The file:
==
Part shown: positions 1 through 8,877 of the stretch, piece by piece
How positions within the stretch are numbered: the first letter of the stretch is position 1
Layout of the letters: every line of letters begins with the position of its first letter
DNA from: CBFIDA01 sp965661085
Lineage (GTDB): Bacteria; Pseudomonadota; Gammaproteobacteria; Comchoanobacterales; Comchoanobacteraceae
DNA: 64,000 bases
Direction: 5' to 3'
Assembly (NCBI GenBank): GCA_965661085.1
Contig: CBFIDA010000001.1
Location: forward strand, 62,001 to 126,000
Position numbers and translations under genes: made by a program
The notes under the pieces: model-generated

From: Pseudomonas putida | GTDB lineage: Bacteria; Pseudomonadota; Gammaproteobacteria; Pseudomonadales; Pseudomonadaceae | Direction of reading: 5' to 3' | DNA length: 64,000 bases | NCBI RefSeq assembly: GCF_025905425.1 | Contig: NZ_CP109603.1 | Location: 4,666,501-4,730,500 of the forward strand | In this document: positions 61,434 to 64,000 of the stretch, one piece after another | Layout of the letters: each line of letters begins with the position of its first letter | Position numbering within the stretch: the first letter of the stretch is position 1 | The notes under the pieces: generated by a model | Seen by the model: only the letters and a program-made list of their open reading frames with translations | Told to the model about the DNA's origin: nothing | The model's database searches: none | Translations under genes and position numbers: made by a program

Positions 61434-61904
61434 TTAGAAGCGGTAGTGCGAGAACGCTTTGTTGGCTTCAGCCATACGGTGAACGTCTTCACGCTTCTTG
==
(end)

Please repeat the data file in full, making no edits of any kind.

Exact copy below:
Part shown: positions 1 through 8,877 of the stretch, piece by piece
How positions within the stretch are numbered: the first letter of the stretch is position 1
Layout of the letters: every line of letters begins with the position of its first letter
DNA from: CBFIDA01 sp965661085
Lineage (GTDB): Bacteria; Pseudomonadota; Gammaproteobacteria; Comchoanobacterales; Comchoanobacteraceae
DNA: 64,000 bases
Direction: 5' to 3'
Assembly (NCBI GenBank): GCA_965661085.1
Contig: CBFIDA010000001.1
Location: forward strand, 62,001 to 126,000
Position numbers and translations under genes: made by a program
The notes under the pieces: model-generated

From: Pseudomonas putida | GTDB lineage: Bacteria; Pseudomonadota; Gammaproteobacteria; Pseudomonadales; Pseudomonadaceae | Direction of reading: 5' to 3' | DNA length: 64,000 bases | NCBI RefSeq assembly: GCF_025905425.1 | Contig: NZ_CP109603.1 | Location: 4,666,501-4,730,500 of the forward strand | In this document: positions 61,434 to 64,000 of the stretch, one piece after another | Layout of the letters: each line of letters begins with the position of its first letter | Position numbering within the stretch: the first letter of the stretch is position 1 | The notes under the pieces: generated by a model | Seen by the model: only the letters and a program-made list of their open reading frames with translations | Told to the model about the DNA's origin: nothing | The model's database searches: none | Translations under genes and position numbers: made by a program

Positions 61434-61904
61434 TTAGAAGCGGTAGTGCGAGAACGCTTTGTTGGCTTCAGCCATACGGTGAACGTCTTCACGCTTCTTG